The Lebanese government has launched extensive economic reforms after mass protests started in the country

Source: livelovebeirut/Instagram

Museums and galleries in Beirut closed to show solidarity with 2 million of people protesting against the economic situation and the government’s failure to tackle the crisis, according to the Art Newspaper.

Among the closed art institutions are the Beirut Art Center, Dar El-Nimer, Sfeir-Semler Gallery, the Sursock Museum, the art space Ashkal Alwan.

Peaceful demonstrations began on October 17, when the government proposed a tax on WhatsApp an FaceTime calls. The protests have grown into a movement demanding political reforms.

A spokesperson for Dar El-Nemier, an independent art space focusing on Palestinian art, said: “It's our mere duty to join the crowds and take to the streets because this rightful uprising is uniting the country and the Lebanese diasporas around the world.”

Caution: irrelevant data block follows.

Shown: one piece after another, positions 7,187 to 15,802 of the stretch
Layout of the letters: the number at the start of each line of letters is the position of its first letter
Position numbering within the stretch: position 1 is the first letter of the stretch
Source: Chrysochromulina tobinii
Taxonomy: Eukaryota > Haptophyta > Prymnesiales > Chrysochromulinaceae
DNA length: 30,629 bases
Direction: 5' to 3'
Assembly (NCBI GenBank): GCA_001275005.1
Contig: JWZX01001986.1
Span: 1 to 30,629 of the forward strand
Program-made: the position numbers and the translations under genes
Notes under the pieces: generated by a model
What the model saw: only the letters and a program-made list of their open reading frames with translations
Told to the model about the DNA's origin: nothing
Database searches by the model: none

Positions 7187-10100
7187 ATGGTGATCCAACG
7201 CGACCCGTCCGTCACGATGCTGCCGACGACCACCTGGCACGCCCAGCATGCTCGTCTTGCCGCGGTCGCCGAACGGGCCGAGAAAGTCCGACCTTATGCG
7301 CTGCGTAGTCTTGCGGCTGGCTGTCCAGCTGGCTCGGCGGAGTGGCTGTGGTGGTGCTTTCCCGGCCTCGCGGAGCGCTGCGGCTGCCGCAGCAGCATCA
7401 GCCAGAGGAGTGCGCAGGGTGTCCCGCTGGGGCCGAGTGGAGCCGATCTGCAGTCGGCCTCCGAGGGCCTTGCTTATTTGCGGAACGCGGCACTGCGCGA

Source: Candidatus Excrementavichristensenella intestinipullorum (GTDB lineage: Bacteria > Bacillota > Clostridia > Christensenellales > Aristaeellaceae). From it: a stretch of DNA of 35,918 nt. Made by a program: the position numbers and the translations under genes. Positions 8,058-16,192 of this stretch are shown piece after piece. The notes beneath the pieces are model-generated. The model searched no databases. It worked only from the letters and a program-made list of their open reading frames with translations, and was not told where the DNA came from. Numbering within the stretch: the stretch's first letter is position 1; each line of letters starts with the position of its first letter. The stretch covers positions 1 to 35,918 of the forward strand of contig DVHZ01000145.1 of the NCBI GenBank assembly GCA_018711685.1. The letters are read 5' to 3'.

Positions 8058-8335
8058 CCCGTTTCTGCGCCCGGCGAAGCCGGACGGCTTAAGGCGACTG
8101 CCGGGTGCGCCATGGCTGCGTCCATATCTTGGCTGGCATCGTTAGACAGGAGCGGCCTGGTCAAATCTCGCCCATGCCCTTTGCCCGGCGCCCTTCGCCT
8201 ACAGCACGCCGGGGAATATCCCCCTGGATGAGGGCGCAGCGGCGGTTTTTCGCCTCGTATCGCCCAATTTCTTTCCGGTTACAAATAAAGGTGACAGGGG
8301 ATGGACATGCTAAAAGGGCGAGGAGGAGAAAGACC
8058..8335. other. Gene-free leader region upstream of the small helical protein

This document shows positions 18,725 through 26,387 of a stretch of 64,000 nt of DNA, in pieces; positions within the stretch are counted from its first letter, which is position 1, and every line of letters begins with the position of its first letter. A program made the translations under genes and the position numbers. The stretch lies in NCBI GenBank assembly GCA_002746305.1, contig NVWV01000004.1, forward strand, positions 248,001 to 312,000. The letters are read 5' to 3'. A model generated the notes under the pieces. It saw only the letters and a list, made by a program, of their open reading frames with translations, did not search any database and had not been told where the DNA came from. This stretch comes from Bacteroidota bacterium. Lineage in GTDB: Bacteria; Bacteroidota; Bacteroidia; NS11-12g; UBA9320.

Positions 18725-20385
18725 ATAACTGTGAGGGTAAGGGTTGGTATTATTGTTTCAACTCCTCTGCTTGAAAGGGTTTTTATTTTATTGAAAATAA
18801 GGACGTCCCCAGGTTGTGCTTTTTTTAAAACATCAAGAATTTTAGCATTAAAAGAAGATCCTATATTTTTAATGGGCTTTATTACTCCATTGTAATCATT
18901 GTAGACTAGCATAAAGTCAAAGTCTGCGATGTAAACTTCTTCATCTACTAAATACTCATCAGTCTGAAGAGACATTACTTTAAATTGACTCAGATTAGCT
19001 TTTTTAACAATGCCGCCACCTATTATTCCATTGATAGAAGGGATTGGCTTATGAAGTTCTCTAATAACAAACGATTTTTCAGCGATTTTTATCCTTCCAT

Groups of protesters occupied abandoned government-owned buildings closed after the civil war. Among them is the Grand Theatre in Beirut designed by architect Youssef Aftimos. The building has become the centre for activists and those who want to return former public spaces to the public.

In an attempt to calm down protesters, the government held an urgent meeting and proposed a package of economic reforms, including salary cuts for lawmakers and MPs, reduction in funding to certain government bodies, tax increase for financial institutions and support to the poor. The government said it would not impose new taxes on people in 2020.

Prime minister Saad Hariri said at a press conference: “These decisions are not in exchange for anything. I am not going to ask you to stop protesting and stop expressing your anger. This is a decision that you take.”

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